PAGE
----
All good relationships are based on honest, open communication. Whether it’s your best friend, your boss or your spouse, you expect to hear the truth from the important people in your life – and you’re prepared to give it to them in return.
But balancing honesty with sensitivity can sometimes be trickier than it sounds. Even the most straightforward people find themselves in situations where they feel more comfortable telling a “white lie” than hurting someone’s feelings.
So when is it okay to stretch the truth? In general, the deeper the relationship and the more significant the subject matter, the worse it is to lie, even to spare someone’s feelings.
Your fiancé might be hurt if she knew you had lunch with your ex-girlfriend, but that doesn’t make it okay to tell her you had lunch with your brother. There’s nothing innocent about that kind of lie.
If you’re not sure whether stretching the truth is okay, think about who you are really trying to protect – your partner or yourself? Take a step back and ask, “How would I feel if I found out they lied to me about this?”
Here are a few tips for how to handle the “white lie” world.
Don’t set them up
People often feel compelled to lie to their loved ones because they don’t want to hurt them. Sometimes such sticky situations are impossible to avoid, but other times we set each other up for these deceptions.
How many times do women ask their partners “Do I look fat?” And how many men look for reassurance on their sexual prowess by asking “Am I better than your ex?”
The next time you’re feeling insecure, don’t turn to your partner to fluff your ego up – you may just put them in situation where they’d rather lie than hurt your feelings.
Don’t be set up
And what do you do when someone asks you a must-lie question? Offering a disingenuous platitude may insult his intelligence – and make you feel like a liar, liar pants on fire.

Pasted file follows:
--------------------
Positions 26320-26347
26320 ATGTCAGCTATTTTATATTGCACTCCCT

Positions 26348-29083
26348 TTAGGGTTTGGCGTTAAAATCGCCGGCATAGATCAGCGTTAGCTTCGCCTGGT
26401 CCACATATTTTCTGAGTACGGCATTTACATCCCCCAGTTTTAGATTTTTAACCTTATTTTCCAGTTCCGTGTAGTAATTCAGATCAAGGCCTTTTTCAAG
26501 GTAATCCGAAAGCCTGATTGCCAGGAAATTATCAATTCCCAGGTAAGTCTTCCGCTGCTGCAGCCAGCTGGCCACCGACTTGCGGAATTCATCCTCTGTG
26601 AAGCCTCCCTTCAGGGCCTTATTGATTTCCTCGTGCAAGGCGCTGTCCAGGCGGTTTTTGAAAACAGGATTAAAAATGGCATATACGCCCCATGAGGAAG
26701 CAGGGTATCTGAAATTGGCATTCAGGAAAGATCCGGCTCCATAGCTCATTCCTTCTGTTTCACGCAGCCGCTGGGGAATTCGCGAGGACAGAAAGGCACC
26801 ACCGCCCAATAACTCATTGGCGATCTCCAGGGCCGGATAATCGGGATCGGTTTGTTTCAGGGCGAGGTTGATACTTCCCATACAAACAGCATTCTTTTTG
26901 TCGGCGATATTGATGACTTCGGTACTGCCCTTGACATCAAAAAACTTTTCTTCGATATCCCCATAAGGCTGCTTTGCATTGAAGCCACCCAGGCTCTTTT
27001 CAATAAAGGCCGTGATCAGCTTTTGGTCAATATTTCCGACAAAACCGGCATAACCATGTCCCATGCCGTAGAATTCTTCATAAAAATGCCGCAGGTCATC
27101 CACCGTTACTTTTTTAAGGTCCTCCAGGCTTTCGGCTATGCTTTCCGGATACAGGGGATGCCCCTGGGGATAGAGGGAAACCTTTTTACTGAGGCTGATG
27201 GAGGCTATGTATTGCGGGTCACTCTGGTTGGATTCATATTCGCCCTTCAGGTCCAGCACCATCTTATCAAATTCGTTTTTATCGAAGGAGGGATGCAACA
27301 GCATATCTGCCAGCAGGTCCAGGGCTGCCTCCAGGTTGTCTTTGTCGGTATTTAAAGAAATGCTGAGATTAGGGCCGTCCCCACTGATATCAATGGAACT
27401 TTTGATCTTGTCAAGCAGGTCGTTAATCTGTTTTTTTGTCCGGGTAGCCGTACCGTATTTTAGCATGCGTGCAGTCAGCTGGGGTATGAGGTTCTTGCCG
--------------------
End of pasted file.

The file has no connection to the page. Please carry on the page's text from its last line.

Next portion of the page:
If they ask how you like the present, you don’t have to say “I’ve always wanted a hot pink spicture frame!” You can still be honest by saying, “I really love that you thought of me while you were out shopping today. Thank you!”
If it’s something more personal, like how many people you’ve slept with, ask why they feel the need to know. If they’re worried about sexual health, offer to get tested. If they’re looking for a reason to get jealous, be honest but vague – and most importantly, emphasize that the only person who matters now is them.
Don’t set yourself up
There’s a difference between being cornered into a white lie and choosing to tell one. If no one asks your opinion on your mother-in-law’s (terrible) meat loaf, there’s no need to rave about it. Don’t set yourself up for more lies, or worse yet, more meat loaf! Instead, thank her for putting so much effort into making the meal.
At the end of the day, even small deceptions can undermine the trust between loved ones. As trite as it sounds, honesty really is the best policy.
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